Day told Rewire that she is working with pro-choice Democrats, including Sen. Kirsten Gillibrand and Rep. Rosa DeLauro, both from New York, on paid maternity leave. Day said she met with DeLauro the day before the group’s event.

Day identifies with Democrats despite a platform that for the first time embraces the repeal of restrictions for federal funding of abortion care. 

“Those are my people,” she said.

Day claimed to have been “kicked out of the pro-life movement” for supporting the Affordable Care Act. She said Democrats for Life of America is “not opposed to contraception,” though the group filed an amicus brief in U.S. Supreme Court cases on contraception. 

Democrats for Life of America says it has important allies in the U.S. House of Representatives and the U.S. Senate. Sens. Joe Donnelly (IN), Joe Manchin (WV), and Rep. Dan Lipinski (IL), along with former Rep. Bart Stupak (MI), serve on the group’s board of advisors, according to literature distributed at the convention.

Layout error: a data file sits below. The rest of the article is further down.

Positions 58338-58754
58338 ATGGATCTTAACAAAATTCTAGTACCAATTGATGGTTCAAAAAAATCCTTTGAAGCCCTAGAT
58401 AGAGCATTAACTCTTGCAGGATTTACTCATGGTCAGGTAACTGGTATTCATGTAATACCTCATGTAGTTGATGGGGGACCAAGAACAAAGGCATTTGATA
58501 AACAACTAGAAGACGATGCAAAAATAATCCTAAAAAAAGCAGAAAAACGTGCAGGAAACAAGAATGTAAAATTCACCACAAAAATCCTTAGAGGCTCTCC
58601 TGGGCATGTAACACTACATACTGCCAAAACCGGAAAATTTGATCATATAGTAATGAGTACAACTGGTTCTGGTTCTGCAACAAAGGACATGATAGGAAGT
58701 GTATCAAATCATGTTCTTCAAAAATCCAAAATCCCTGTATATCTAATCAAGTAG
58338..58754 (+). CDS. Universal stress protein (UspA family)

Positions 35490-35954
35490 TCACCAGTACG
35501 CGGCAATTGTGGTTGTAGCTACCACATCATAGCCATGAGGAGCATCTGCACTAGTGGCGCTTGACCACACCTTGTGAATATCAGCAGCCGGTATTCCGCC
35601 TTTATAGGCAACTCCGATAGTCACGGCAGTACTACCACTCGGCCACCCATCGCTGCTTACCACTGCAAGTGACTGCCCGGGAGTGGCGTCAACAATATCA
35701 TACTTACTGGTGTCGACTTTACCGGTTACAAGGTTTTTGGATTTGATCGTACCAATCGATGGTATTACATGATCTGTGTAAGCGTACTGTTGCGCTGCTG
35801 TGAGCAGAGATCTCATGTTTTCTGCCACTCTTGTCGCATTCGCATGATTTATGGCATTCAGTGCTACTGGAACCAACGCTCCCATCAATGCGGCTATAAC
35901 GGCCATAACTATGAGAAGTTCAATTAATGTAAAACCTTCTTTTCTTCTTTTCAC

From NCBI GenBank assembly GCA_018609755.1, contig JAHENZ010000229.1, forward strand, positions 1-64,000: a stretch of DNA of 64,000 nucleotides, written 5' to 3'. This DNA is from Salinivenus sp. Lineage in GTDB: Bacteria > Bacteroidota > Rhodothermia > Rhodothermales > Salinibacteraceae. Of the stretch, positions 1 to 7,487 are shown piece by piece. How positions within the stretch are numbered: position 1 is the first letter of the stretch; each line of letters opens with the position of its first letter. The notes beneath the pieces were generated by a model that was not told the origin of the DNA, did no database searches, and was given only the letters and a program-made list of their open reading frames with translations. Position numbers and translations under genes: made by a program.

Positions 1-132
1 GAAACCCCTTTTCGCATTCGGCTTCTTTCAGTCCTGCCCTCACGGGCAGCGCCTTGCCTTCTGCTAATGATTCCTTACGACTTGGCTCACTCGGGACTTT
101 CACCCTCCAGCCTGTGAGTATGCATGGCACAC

Another alleged ally, Sen. Bob Casey (D-PA), came up during Edwards’ speech. Edwards said he had discussed the award, named for Casey’s father, former Pennsylvania Gov. Robert P. Casey, the defendant in the landmark Supreme Court decision, Planned Parenthood v. Casey, which opened up a flood of state-level abortions restrictions as long as those anti-choice policies did not represent an “undue burden.”

“Last night I happened to have the opportunity to speak to Sen. Bob Casey, and I told him … I was in Philadelphia, receiving this award today named after his father,” Edwards said.